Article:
SHAUN Wane still wants more from his players despite the fact the Warriors have not lost since March.
Wigan travel to Wakefield tomorrow with 11 straight wins and sit three points clear at the top of Super League after the Magic Weekend win over champions Leeds Rhinos.
But Wane is still looking for ways to make his team even more uncompromising as they seek a dirty dozen.
“I don’t think we are playing as well as we can yet. We can improve a lot in how we attack and how we defend,” said Wane.
“Our defence is good in spells but it is not consistent enough for me.
“We need to make sure from the first minute we concentrate so we can defend everything they throw at us.”
Wigan’s defence is the best in Super League – conceding on average just over two tries per game and they have conceded 31 points fewer than next best defenders Leeds.
And Wigan have played two more games, making the record even more impressive – except for the head coach.
“In this competition you need to be consistent in your performance,” Wane added.
“Wakefield are a good attacking team and will test you.”
With stand-off Blake Green expected to be missing for a further three weeks through injury Wane is once again calling on Sam Powell.
But with the systems the Warriors have in place to develop their young talent, the head coach is happy to call on the services of youngsters – if they are up to the task.
“The kids are desperate – every time I walk in the gym I have 15 pairs of eyes looking at me hoping I’m going to call them into the office and ask them to play,” said Wane.
“It’s good – I like that they are so keen and I will be doing that more throughout the year whether we have injuries or not because I am desperate to see how they go.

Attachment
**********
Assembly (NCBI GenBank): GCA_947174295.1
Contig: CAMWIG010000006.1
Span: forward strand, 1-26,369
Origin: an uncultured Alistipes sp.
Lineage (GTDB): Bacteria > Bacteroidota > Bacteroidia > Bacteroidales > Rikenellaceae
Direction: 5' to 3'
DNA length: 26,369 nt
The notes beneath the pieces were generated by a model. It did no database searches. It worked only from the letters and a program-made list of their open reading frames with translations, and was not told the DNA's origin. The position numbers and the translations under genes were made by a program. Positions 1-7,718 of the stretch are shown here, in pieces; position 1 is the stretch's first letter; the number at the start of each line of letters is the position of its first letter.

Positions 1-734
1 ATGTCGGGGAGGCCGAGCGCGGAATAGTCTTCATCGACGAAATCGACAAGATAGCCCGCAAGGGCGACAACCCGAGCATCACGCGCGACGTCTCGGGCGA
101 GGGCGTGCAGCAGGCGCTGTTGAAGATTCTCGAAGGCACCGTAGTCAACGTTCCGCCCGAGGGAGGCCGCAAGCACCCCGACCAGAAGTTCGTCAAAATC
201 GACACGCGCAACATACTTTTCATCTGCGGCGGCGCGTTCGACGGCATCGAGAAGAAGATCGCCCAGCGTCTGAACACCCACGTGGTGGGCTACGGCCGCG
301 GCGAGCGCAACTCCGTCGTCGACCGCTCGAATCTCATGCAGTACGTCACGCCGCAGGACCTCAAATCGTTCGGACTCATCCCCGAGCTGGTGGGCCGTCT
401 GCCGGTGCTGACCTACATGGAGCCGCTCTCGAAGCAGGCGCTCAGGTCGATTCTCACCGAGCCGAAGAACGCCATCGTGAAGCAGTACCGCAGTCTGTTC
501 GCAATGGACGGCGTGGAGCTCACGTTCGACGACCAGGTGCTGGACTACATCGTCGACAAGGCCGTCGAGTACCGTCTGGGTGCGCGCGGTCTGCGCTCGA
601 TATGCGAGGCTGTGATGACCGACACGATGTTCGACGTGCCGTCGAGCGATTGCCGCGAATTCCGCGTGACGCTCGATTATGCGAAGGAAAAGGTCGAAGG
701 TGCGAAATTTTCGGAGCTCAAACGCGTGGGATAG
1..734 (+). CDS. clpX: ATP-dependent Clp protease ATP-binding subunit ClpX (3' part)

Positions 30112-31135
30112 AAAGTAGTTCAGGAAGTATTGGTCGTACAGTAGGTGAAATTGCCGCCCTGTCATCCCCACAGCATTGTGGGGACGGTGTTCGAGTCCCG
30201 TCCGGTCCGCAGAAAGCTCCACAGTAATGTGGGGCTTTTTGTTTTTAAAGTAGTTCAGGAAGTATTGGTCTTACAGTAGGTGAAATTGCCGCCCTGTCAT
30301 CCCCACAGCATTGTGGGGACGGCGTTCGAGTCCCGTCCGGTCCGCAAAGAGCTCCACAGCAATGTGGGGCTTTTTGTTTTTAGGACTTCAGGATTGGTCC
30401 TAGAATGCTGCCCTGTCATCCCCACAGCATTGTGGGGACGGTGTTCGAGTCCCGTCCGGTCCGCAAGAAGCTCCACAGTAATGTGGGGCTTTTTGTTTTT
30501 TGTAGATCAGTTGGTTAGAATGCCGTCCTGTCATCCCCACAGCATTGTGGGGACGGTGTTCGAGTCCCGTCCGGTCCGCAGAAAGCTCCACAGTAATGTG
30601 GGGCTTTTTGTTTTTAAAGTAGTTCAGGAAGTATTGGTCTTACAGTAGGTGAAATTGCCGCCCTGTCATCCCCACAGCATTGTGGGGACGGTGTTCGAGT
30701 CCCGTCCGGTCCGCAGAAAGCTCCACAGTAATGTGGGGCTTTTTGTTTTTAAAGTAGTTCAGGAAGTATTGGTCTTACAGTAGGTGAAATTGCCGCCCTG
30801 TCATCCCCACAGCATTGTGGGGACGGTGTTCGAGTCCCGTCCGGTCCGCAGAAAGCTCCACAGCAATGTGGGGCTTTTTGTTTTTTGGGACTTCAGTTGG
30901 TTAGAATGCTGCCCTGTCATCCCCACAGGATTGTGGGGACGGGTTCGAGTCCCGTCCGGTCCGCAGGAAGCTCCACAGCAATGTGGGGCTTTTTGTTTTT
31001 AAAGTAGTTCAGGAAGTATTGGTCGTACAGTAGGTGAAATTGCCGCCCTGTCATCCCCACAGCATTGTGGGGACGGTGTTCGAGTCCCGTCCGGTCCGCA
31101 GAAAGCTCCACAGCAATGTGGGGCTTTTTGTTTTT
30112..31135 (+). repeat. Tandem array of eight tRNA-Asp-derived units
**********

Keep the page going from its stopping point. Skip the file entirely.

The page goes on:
“You just need to select your games.”
Powell has featured prominently in the halves since Green’s injury, which was caused by a Cory Paterson shoulder charge.
But Wane would like to see the 20-year-old take more control of games.
“Against Leeds his attack wasn’t as dominant as I wanted it to be but he’ll fix it and come good,” he said.
“He’s in again this weekend and I have obviously got a lot of faith in him but I do need to see a change in his performance.”
Wane also asserted he will take the chance to see how more youngsters handle the pressures of first team rugby regardless of the injury situation later in the season.
Wane continued: “I’ve started being really strict on who we promote to first grade – they need to be the right sort of people.
“Being the most skilled player is not the most important thing for me, I want tough. I want them to compete and I want them to be winners.
“I will put the finishing touches on them like speed and weight but they need to have that toughness in them.
“If I see that is missing the player will not be in the first team.
“George Williams played his debut against Leigh and in a couple of weeks’ time I want to see him again – he is going to be a great player.”
The Warriors integration of young players into the squad this season has been almost seamless.
Despite an early injury crisis, young forwards Greg Burke, Dom Crosby and Logan Tomkins were able to match and dominate other Super League packs.
And the Warriors crisp attack has suffered no harm from Powell and Iain Thornley slotting into the back line as Wigan have racked-up 110 tries in just 16 league games this season.
“At Wigan we train with a lot of intensity and include the youngsters in everything we do,” said Wane.
“I expect a certain level of performance and I expect my young players to technically concentrate of how we attack and on the things we do differently to other clubs.
“So far this year they have done that and I’m really pleased.”
Despite the Warriors fearsome record in both league and cup, Wane will not reward the crop of young talent by easing-up on them and he wants the rest of the Warriors staff to do the same.
“The expectations on our youngsters are quite immense but it won’t get easier – it will get harder if anything,” he warned.
The Warriors have a proud record of developing players which don’t just appear in cherry and white hoops but feature across Super League.
This makes Wane almost as proud as seeing his home-grown lineup take Super League by storm.
“It’s good for the game we produce so many quality players. We let a lot of players go who don’t meet our standards but they are really talented players,” he added.
“That’s the rugby league benefit. I don’t want to sound arrogant but it is a fact – the amateur clubs around here are doing a fantastic job and our youth system is fantastic.”